LISTEN

best podcasts

Performance People

An enjoyably different spin on the sport/generalised grindset podcast set, this one sees Sir Ben Ainslie, the most decorated sailor ever, and his sports presenter wife Georgie chatting to other duos who’ve worked together to get to the top of their respective fields. Some are family, like boxing promoters Barry and Eddie Hearn; some are partners like cycling champs Jason and Laura Kenny; others are just business partners, like endurance swimmer Lewis Pugh and his agent. What’s constantly surprising and fascinating is that the dynamics between them are all unique and uniquely tailored to the experiences they’ve gone through, and purely from a podcasting perspective, the double-date format tends to bring up much lively bickering as well as revelatory self-reflection. Good stuff.

LISTEN

best podcasts

The Full English Podcast

Launched via Vittles, the newsletter about food and culture which is doing a lot to bring different voices and perspectives into food writing, this six-part podcast series does much the same thing in broadening the definition ‘British food’. We start, obviously, with breakfast and what the full English fry-up says about the nation which insists a giant plate of grease is the only way to kick off the day, and after that explore farming, tea, and the influence of ‘modern European’ restaurants. Best of all is a deep dive into Nigella’s fish finger-powered take on bhorta – a fried mixture of vegetables with ginger, mustard, garlic, chilli and onions – and the complex idea of what a national cuisine actually is. Plus, it’s the only podcast we’ve seen ask perhaps the biggest question of all: should we nationalise Wetherspoons?

LISTEN

best podcasts

Dead Honest

Look, the idea of sitting down and relaxing with a nice, concentrated blast of pain and the wreckage that any death leaves behind isn’t exactly enticing, we know. But the unflinching attitude of Georgie Vestey’s interview podcast turns the most difficult subject of all into a listen that’s so tender and fascinating that you owe it to yourself to face down that awkwardness. Each time, Vestey speaks to a professional who stares into death’s absent eye sockets every day, from a police diver to a chaplain who looks after railway workers who’ve seen people take their own lives. Not immediately cheery, but completely sublime.

LISTEN

best podcasts

Life Changing

Formerly led by Jane Garvey and now by Dr Sian Williams, this one is all about people who’ve had strange, unexpected and often inexplicable events happen to them, and what they did next. Grace Spence Green was minding her own business in Stratford Westfield shopping centre when she was crushed by a man who fell several storeys onto her, leaving her paralysed. When he was 24 Tony O’Reilly from County Carlow in Ireland put a pound on Patrick Kluivert to score first and Holland to beat Argentina 2-1 at the 1998 World Cup. Over time his gambling freewheeled into stealing €1.75 million from his work, and he went on the run. Another guy gets stabbed 17 times by his boss, someone else discovers that their dad’s been lying to them about being a baroness, another woman falls asleep at the wheel and accidentally kills three friends. Cheery? Not really. Endlessly fascinating? Oh, boy, you betcha.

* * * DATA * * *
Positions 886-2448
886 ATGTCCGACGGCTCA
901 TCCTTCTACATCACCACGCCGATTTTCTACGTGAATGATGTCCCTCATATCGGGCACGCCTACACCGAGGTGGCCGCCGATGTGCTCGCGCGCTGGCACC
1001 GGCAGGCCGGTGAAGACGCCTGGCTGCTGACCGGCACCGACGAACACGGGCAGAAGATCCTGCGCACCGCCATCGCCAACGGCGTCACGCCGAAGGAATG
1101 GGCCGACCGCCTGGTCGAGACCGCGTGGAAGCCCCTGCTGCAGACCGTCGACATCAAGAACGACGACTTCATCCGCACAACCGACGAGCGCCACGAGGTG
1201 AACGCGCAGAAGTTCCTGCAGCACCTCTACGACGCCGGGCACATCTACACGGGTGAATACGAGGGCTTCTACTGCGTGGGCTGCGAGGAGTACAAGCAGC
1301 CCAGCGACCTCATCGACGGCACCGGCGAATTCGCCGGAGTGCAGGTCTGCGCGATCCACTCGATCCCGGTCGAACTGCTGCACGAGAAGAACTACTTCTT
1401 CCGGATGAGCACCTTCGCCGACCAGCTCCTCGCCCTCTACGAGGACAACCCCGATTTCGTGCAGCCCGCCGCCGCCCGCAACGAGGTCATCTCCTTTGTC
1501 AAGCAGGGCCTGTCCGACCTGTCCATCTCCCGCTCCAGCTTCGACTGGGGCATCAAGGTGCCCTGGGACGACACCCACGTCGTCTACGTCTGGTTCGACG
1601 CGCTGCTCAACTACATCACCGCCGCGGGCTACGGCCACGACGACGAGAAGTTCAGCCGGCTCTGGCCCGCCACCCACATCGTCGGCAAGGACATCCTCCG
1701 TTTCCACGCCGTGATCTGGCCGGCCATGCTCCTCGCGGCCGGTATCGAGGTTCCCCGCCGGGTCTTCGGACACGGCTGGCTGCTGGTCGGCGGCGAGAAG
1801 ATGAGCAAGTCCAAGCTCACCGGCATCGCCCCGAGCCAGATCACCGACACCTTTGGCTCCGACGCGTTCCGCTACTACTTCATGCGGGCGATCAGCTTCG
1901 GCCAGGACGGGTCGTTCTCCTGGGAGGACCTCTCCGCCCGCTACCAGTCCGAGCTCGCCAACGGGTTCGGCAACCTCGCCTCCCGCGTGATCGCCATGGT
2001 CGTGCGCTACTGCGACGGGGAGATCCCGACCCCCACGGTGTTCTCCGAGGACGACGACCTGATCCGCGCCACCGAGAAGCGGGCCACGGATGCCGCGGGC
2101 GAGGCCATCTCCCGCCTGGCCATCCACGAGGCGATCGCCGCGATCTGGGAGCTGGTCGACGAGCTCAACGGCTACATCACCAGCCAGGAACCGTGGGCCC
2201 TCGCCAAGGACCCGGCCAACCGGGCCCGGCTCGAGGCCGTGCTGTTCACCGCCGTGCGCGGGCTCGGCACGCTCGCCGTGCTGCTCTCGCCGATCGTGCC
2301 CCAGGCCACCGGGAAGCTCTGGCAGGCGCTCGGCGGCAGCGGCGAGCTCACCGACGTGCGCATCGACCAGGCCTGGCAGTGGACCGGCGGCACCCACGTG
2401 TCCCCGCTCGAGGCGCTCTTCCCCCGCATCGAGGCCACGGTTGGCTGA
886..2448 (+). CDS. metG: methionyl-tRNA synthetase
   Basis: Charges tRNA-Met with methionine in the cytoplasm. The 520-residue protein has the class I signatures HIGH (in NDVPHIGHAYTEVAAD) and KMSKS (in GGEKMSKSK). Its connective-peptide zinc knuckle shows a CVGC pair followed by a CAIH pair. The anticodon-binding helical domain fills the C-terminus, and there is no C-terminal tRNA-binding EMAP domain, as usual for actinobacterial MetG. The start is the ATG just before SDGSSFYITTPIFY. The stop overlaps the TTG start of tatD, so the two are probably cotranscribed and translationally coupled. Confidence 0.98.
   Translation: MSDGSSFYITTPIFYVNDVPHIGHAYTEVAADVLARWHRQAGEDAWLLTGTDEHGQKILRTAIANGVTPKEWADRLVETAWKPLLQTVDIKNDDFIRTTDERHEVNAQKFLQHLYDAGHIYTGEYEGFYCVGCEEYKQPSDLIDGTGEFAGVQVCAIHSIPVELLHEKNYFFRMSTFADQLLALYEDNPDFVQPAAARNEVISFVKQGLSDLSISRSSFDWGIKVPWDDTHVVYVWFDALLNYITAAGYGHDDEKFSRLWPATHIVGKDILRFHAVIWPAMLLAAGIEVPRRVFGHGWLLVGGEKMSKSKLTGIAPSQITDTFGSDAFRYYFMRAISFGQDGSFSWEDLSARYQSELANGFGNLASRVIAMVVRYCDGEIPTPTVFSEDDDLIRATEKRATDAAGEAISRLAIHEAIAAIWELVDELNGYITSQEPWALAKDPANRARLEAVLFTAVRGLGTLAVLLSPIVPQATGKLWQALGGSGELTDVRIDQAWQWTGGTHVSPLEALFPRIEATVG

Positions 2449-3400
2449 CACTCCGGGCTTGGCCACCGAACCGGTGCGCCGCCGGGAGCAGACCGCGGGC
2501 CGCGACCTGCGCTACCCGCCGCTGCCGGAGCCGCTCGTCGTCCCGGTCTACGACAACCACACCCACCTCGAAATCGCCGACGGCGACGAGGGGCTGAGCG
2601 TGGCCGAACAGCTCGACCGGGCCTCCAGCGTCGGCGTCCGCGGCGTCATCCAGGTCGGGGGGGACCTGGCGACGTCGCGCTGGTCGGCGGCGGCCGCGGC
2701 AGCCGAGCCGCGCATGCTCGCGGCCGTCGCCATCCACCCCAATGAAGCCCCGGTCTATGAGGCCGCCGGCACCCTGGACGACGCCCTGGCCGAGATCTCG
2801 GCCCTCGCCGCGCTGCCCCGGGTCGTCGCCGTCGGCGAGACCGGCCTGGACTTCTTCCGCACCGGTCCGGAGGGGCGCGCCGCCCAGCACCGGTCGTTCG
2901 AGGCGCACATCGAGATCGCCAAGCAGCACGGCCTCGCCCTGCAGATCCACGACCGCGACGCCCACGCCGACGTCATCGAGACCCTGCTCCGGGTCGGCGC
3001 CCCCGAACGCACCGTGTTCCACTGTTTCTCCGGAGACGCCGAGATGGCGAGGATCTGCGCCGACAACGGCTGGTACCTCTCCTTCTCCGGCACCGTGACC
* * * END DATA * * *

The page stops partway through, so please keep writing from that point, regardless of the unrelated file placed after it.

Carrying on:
LISTEN

best podcasts

The Dope Black Podcast

Pulling together podcasts under the Dope Black Dads, Dope Black Mums and Dope Sports Podcast banners, as well as extra contributions from the UK, America and across Africa, this is all about giving Black parents the space to talk about what matters to them, from grief and how lockdown can shake your mental health to exactly why it’s so hard to remember birthdays.

LISTEN



best podcasts

Slate

Decoder Ring

Why don’t people slow dance anymore? Where did catchphrase comedy go? What is it about snogging that we like so much? Willa Paskin delves deep into a different cultural rabbit hole each time, and always turns up surprising answers. If you’ve been missing Reply All (RIP) then this will scratch that itch.

LISTEN

podcasts

Spotify

Drifting Off with Joe Pera

Cult comedy hero Joe Pera, of the deeply off-beam sort-of-sitcom Joe Pera Talks With You, adds himself to the number of celebs doing sleepy-time audio these days, and in typically Joe Pera fashion too. There are little gags here and there, and a gently lulling soundscape, to try to draw you into slumber: sometimes Pera reads from books on his desk, or hears reflections from a trip to Ireland, or listens to a friend talking about musical instrument shops. You can hear 20-minute episodes for free, or shell out for the eight-hour director’s cuts.

LISTEN

best podcasts

Pushkin

Paul McCartney: A Life in Lyrics

Longtime Macca-watchers will be used to hearing quite a lot of the same stories trotted out whenever our greatest living songwriter does the interview rounds, but this feels very different. Poet Paul Muldoon interviewed McCartney over several months for the A Life in Lyrics book which came out last year, and now the unguarded chats they had have been repurposed into a podcast. They weren’t meant to be for broadcast, and have a rough and ready quality, and McCartney sounds more relaxed than he has for ages. Each episode takes a different song, from ‘Eleanor Rigby’ to ‘Helter Skelter’, to talk through his life a tune at a time.

LISTEN

best bbc podcasts

BBC

RAW